[0066] The input box 412 defines task inputs required to complete a particular task. The symbol 412 for the task input indicates that that input is an electronic document. The task output associated with symbol 414 may be any suitable output, such as a document, a report, test results, products, etc. Preferably, task outputs are depicted with meaningful symbols appropriate for the items depicted.

[0067] In addition, the destination for the output may also be depicted by including in the map a symbol indicating the destination. The map of FIG. 4 illustrates other requirements in accordance with one embodiment of the map. That is, outputs must be produced by a task unless otherwise specified. If an input is depicted, the input must be used in production of the corresponding output during performance of a task, and if multiple formats of the same output are depicted, the user must produce at least one output.

[0068] An information box 416 is shown in association with one task box. The information box is configured to be clicked or otherwise actuated to access information associated with the task. For example, the information box may call up a document, an audio or visual file providing details required to complete the task. After viewing the information provided, the user may return to the map to continue performance of the process.

[0069] Symbol 418 shows a regulatory flag, indicating that the task to be performed has regulatory issues or impact. A regulatory flag such as the flag 418 may serve to heighten awareness of the user of the regulatory impact of the task. Alternatively, encountering a regulatory flag such as the flag 418 may initiate parallel processes such as data recording, documentation or other actions required to satisfy regulatory requirements. The regulatory flag may provide a link to explanatory information about the regulatory impact or regulatory requirements. Alternatively, the regulatory flag may provide a link to an internet location operated by the regulatory authority, such as the U.S. Food and Drug Administration or an industry regulatory body.

[0070] As noted above in conjunction with FIG. 1, each map page may be one portion of a much larger map. To facilitate navigation among pages of the map, connectors such as connector 420 and connector 422 are provided. By using a mouse to click on the connector 422, the user is taken to the corresponding target connector on a separate page, in this case connector 502, FIG. 5.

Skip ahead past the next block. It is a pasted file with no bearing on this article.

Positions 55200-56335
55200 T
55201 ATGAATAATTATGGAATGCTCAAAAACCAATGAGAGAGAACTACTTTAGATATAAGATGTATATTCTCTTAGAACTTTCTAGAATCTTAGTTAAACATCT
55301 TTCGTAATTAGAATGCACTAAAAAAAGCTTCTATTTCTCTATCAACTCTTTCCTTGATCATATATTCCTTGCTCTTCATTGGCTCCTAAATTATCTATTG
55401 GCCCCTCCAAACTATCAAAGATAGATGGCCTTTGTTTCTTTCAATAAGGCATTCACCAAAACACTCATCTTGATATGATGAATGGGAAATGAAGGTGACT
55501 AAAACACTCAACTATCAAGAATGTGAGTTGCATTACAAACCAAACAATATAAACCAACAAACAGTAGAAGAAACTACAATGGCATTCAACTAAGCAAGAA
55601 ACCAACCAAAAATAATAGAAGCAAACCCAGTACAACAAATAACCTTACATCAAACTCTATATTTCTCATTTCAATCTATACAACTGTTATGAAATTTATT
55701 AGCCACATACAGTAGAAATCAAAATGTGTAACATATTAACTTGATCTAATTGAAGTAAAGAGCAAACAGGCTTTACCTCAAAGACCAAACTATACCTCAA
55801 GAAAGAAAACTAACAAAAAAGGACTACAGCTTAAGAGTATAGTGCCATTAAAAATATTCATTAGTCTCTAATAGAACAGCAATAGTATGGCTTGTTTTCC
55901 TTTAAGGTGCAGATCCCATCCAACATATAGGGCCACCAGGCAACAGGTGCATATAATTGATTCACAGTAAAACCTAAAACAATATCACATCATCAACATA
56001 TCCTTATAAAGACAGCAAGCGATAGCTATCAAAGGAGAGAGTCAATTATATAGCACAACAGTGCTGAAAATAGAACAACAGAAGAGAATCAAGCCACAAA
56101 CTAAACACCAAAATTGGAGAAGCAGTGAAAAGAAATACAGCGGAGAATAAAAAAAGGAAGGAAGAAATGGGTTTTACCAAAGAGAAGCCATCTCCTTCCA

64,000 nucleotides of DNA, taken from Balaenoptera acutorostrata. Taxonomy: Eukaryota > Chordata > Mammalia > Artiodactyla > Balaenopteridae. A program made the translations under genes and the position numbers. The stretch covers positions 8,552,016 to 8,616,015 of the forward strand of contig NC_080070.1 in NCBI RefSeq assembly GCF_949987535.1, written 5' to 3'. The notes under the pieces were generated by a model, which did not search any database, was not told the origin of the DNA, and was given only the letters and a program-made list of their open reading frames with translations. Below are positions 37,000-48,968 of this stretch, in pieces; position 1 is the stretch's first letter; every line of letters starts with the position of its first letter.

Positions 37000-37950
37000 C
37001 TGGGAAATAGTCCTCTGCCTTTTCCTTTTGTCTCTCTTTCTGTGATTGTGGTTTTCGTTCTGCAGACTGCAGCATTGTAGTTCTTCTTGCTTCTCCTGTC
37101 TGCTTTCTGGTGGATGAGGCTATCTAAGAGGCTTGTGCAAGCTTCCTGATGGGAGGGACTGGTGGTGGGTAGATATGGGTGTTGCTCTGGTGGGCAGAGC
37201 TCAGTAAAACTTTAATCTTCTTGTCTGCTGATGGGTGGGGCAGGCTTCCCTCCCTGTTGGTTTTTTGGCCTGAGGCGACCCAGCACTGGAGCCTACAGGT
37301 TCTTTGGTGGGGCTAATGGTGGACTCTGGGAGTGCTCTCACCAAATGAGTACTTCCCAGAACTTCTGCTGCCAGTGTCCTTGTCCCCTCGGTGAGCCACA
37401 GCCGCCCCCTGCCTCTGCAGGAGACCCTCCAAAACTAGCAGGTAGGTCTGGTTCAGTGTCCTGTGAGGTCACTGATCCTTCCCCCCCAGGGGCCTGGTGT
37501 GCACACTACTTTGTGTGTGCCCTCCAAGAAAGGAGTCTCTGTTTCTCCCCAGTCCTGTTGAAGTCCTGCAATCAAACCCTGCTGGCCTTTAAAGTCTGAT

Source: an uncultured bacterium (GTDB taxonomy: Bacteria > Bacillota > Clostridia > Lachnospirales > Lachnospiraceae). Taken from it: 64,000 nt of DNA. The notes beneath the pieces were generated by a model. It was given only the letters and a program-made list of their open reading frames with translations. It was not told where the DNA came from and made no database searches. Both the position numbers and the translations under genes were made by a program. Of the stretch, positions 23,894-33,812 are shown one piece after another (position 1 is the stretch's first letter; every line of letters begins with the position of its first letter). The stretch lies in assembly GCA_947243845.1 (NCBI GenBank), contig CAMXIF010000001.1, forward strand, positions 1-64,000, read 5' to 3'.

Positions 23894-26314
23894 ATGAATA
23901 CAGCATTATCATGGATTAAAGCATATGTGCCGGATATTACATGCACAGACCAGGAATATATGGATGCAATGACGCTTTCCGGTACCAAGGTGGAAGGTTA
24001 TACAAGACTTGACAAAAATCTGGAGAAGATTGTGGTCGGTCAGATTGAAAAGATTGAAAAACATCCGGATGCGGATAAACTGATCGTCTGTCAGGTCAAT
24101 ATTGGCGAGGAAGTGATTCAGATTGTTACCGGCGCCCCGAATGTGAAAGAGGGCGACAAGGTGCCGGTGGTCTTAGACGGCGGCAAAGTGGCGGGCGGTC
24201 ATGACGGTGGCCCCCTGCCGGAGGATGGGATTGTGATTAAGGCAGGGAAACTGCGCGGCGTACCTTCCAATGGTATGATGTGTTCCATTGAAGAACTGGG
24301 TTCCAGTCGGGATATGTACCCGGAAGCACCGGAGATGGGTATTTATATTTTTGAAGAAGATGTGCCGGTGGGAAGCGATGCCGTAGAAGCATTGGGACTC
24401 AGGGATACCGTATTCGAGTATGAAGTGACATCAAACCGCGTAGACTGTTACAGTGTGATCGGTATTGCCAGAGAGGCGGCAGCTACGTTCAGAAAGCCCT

[0071] FIG. 4 also shows additional user convenience features in accordance with one embodiment of an electronic map. A document number 424 is provided in the lower left corner of the map. The document number provides ready identification of the electronic map. Preferably, revision information is included as well and an owner of the electronic map is identified. In the event of requirement of additional information, the owner may be separately contacted by the user. In the upper right corner of the map, several clickable buttons are provided for user convenience. In the illustrated example, the H button may be clicked to redirect the user's computer to the map home page or the highest level process for the current area. The ? button may be clicked to access help files. The help files are preferably keyed to the map page and provide additional information about the process or task. The button including a graphical symbol of a speaker may be actuated to provide an audio or visual file providing additional help or background information. The button labeled A may be actuated to provide a printout of the map or a single map page. The button labeled with the letter N may be actuated to send a note or other feedback to the owner of the map. For example, clicking the N button may open up a window in an electronic mail program with a destination address set to be the electronic mail address of the map owner. The user is then prompted to enter text to provide the necessary feedback to the map owner.